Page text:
The Cloister

The Cloister is a group of historians, lorekeepers, and philosophers dedicated to recording a single concordant set of histories related to the gods. Since most myths are distorted over time, these people have taken upon themselves the task of sorting truth from embellishment and fiction, in order to better understand the politicking that occurs among the gods and their relationship with mortals. The Cloister as an organization has existed for centuries, and despite the time they have had to work out discrepancies, their work is far from finished. The current building is newer, partly to keep up with contemporary comforts and amenities, and also because the last one was split apart by an earthquake. The official story on that is that the building was mistakenly built on a fault line and the earthquake was in no way the product of divine wrath.

Most of the day-to-day activities of the members of the Cloister, who are comprised of representatives of all deities, as well as a few unbiased historians and translators, is to review written records of religious myths and compare them to similar stories and fables, and writing letters to outside sources to determine the origins and chronology of each myth in question. The acquisition of old and new texts and stories (and their translation) is the highest priority, and anyone who can bring new lore to the Cloister is paid well. One cannot simply make up a story and submit it to the cloister, as they have an extensive (and often slow) process of corroborative verification to deter scammers.

The Official Canon History of the Gods is encyclopedic in nature, and can be read by visitors under the supervision of any Cloister member with a rank higher than Initiate. In a separate library, recorded on a different color and texture of paper, is the Heretical Apocrypha, a much larger compilation of distortions, lies, mistranslations, and incorrect interpretations of divine lore. Common distortions include fables relating to other characters but with the names changed, sermons of clergymen with spins or agendas, fictions using the gods as characters, stories told by the gods themselves that include exaggerations or outright lies (the gods, sadly, are not immune to the temptations of making petty insults or self-aggrandizements), and imperfect translations marred by connotations or semantics.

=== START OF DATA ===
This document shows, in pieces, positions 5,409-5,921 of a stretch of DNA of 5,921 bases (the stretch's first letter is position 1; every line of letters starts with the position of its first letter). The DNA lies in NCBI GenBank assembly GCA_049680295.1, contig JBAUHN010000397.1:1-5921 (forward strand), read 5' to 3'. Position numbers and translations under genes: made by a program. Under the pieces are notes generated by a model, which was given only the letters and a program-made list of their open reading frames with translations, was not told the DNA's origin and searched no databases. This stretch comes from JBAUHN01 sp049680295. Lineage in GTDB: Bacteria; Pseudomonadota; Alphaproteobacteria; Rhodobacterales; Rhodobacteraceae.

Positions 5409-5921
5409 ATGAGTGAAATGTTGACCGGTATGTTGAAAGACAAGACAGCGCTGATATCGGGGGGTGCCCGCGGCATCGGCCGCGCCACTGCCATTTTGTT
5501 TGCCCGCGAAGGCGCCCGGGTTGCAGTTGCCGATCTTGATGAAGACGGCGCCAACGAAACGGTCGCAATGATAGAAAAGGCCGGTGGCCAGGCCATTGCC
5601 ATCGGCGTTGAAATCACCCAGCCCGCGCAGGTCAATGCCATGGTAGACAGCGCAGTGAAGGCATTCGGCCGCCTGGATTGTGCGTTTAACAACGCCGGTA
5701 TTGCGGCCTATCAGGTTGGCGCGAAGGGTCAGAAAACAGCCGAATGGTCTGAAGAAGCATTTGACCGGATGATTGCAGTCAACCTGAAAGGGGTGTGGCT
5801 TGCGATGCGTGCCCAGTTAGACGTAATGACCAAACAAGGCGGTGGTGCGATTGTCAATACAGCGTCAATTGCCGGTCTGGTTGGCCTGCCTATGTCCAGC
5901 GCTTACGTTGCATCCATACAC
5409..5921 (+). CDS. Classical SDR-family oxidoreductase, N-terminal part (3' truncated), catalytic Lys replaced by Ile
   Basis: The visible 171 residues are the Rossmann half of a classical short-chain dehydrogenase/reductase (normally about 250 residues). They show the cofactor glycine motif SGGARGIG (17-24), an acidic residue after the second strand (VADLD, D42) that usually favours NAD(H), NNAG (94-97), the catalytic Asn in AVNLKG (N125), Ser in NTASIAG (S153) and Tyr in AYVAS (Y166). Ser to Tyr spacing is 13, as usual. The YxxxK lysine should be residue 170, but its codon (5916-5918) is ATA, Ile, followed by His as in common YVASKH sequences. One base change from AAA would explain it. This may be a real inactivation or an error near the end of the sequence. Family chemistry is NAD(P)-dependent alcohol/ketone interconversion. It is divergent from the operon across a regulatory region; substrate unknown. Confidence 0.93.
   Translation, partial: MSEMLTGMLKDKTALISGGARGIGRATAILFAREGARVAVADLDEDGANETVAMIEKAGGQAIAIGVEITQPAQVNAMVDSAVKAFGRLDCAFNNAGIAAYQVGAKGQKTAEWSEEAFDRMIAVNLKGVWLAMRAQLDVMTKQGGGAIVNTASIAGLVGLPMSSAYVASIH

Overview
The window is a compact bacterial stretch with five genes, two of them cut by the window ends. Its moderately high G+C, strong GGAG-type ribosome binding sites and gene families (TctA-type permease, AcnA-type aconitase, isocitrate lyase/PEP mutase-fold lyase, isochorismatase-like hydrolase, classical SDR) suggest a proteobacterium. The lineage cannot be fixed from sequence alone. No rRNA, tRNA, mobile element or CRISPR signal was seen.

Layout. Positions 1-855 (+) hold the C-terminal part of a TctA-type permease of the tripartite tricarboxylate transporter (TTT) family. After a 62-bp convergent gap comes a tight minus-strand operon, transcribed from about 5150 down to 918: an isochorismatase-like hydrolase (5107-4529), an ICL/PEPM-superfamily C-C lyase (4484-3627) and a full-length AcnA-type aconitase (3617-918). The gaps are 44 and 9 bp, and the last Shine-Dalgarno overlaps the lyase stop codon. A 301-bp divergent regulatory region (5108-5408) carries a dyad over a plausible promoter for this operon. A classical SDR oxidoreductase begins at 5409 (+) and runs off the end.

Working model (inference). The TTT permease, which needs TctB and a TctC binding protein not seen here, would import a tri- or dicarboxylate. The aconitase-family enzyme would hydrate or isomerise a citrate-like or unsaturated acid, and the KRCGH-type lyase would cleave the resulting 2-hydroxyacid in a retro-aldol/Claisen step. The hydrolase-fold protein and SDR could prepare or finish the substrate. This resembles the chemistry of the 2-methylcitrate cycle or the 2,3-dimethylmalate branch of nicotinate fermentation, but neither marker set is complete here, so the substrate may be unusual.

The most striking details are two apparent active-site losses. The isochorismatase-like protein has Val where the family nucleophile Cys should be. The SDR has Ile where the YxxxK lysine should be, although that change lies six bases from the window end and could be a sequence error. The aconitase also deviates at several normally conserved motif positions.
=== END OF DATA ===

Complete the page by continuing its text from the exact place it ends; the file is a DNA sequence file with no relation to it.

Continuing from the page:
Since there is a high concentration of experienced clerics here (along with others who have extensive knowledge of religion), divine spells of 7th level or lower are available to purchase, as well as divine scrolls or potions. The Cloister also supplements their income with the sale of aligned water and other goods that assist in the creation or destruction of undead.

The official representatives of each religion are listed below:

  • Henry Savage, representing the Acorns of Alvac
  • Humphrey Curteys, representing the Hearthfires of Alvac
  • Jacquette Northwode, representing the Nightcloaks of Felclef
  • Katherine Roos, representing the Scarabs of Felclef
  • Cecily Coke, representing Ivideme
  • Denys Bell, representing Ivideme
  • Guy Palmer, representing Ivideme, and one of the in-house alchemists
  • Leonard Sadler, representing Nerith
  • Lewis Seymour, representing Nerith, also an alchemist
  • Florence Downer, representing the Gravetenders of Ortrul
  • Isabel Ratclif, representing the Blackspears of Ortrul
  • Andrew Hache, representing the Stormcallers of Pawasa, and an old correspondent of Seralyn
  • Anne de Grenefield, representing the Sea's Pilgrims of Pawasa
  • Matthew Parker, representing the Red Hands of Satcotaar
  • Roger Yonge, representing the Shieldbearers of Satcotaar
  • Thomasine Marshall, representing the Exemplars of Satcotaar
  • Morys de Beauchamp, representing the Joybringers of The Nameless Joy
  • Nathaniel Leventhorp. representing a more natural aspect of The Nameless Joy

Other scholars and scribes are present, but hold no office.

The Cloister

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